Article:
20/12/2010 17:07 GMT | Updated 22/05/2015 10:12 BST

Is There Any Such Thing As The New Nude?

Courtesy Everett Collection/Rex Features

A few weeks ago, at the Big Chill festival, I did something I hadn't done in my adult life. I got totally undressed in front of dozens of other naked women; all of them complete strangers. No I hadn't signed up for Spencer Tunick's latest mass nude artwork (head-to-toe paint is not my best look); it just was a regular old communal shower. At the time I didn't think much of it beyond musing about where I was when they started handing out compulsory crap tattoos for twentysomethings. Then I returned to work and the latest example of the fashion industry's current obsession with showing 'real' women real-ly naked arrived on my desk.

From Crystal Renn's blossoming career and Mark Fast's curvaceous catwalks, to Hollywood stars like Kim Kardashian and Britney Spears forgoing Photoshop, in 2010 we haven't been able to move for fashion waving its jiggly bits at us.

But how real is all this realness, really?

Take plus-sized Top Model winner Whitney Thompson's nude shots for Love Your Body Day. What you see is a woman, admittedly fleshier than the average model, but no less flawless. It's fine to be plus-sized, it seems, as long as you are as free from stretch marks, cellulite, spots and blemishes as the skinny girls featured alongside you. The same goes for Kardashian and Spears' headline-grabbing, un-retouched images. Sure the art director stopped short of airbrushing them beyond recognition, but that doesn't mean KK and Brit-Brit weren't smothered in body makeup, lit to perfection and snapped by the best photographers the business has to offer.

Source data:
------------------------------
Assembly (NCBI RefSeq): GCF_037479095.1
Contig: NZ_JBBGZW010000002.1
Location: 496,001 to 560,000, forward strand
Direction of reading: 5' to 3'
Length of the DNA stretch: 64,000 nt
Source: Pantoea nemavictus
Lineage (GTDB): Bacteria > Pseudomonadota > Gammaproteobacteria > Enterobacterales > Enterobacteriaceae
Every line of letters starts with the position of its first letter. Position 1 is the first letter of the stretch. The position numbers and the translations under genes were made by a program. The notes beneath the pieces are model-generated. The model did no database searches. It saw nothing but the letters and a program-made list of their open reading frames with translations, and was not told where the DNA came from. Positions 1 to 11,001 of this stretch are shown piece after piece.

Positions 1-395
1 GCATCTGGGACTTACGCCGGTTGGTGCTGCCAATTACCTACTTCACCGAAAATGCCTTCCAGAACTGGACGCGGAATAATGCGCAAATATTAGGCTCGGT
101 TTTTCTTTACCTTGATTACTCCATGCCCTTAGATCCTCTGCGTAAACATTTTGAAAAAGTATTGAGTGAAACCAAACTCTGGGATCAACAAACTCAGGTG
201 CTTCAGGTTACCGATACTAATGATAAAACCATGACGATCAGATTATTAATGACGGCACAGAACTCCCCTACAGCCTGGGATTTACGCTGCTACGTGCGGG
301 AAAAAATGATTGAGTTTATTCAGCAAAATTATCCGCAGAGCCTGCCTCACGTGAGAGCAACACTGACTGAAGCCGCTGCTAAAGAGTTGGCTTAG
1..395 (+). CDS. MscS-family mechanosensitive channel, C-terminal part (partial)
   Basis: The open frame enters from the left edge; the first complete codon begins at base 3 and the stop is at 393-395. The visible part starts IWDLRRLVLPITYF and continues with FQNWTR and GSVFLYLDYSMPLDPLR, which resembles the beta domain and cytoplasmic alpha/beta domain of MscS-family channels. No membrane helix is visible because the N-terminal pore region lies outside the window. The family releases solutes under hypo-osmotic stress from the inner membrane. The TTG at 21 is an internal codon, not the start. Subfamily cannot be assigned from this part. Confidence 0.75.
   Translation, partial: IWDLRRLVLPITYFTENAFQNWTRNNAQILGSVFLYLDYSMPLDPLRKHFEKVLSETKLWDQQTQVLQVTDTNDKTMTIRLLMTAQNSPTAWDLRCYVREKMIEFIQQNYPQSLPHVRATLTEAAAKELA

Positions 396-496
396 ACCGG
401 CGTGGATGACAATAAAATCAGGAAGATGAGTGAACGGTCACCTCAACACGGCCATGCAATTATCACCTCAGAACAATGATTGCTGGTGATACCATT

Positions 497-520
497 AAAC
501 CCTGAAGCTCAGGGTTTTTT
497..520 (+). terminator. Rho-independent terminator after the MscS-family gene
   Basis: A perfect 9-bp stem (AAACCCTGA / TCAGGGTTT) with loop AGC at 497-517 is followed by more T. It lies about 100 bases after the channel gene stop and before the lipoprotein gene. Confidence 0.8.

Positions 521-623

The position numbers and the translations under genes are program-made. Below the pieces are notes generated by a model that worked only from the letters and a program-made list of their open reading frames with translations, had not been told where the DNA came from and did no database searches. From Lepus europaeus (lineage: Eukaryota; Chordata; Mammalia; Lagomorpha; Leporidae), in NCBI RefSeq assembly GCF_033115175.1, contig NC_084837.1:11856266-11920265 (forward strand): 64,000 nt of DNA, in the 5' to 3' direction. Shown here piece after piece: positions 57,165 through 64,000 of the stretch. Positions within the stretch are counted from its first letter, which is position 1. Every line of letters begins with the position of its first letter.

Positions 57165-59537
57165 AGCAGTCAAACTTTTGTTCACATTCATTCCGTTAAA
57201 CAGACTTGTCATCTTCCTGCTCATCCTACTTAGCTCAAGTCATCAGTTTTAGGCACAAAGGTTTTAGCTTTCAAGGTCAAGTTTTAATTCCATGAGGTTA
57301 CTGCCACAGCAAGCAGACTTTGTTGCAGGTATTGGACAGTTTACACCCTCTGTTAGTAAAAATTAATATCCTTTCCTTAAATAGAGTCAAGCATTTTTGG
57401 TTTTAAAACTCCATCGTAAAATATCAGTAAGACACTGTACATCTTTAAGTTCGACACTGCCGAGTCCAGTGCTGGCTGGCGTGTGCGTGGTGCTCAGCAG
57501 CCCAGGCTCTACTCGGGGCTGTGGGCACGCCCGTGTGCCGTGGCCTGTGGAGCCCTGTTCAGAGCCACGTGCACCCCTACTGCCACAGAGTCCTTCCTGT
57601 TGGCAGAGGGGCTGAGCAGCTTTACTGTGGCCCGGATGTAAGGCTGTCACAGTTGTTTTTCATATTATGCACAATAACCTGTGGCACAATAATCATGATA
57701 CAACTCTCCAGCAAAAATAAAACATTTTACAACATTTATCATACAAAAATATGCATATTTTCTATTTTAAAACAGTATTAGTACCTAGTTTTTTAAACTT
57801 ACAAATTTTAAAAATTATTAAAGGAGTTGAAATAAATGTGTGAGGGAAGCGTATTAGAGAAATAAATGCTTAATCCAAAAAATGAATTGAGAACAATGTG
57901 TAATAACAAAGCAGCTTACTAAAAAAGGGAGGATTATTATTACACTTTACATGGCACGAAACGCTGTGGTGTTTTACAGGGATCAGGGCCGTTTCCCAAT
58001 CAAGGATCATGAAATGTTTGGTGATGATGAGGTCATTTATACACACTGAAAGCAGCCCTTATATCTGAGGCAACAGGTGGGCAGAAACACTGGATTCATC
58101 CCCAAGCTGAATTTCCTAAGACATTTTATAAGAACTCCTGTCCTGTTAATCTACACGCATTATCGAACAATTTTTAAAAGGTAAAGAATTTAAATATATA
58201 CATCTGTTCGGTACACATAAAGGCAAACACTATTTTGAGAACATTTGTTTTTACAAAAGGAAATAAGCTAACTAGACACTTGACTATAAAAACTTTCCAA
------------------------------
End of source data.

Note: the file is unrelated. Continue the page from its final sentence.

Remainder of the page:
The new au naturel nudity is something of a con; it's as aspirational as ever (which, if we're honest, is clearly the point) and to top it off, it isn't even new.

What after all are the Venus di Milo and Botticelli's nudes if not representations for the feminine ideal? Maybe those fleshy stomachs and generous hips represent a more attainable shape, but spare a thought for Renaissance-era ladies unfortunate enough to be born Kate Moss-like 500 years too early.

Perhaps what has gone wrong is the ratio of glossy mag 'real' to in-the-flesh flesh we witness. Communal bathing used to be commonplace while seeing the bright young things of the day buck-naked was rare. Now that the practice of scrubbing down with thy neighbour has all but disappeared outside the free spirited world of rock festivals, most of us see more of the Kardashian siblings naked than we do our own sisters. And while my job empowers me with the knowledge of just how much help these modern day di Milos get between walking into the studio and the public seeing their photo, pre-Big Chill, I had lost sight of just how beautifully normal real women really are.

So thanks, fashion, for the abundance of abundant flesh, but if I want to compare my curves with an actual human beauty, I'm heading down to the nearest festival showers. At the very least I'll leave thankful that blurry blue dolphin isn't permanently inked on my behind.

What is your take on the un-retouched trend? Leave a comment below and let us know.

By: Phebe Hunnicutt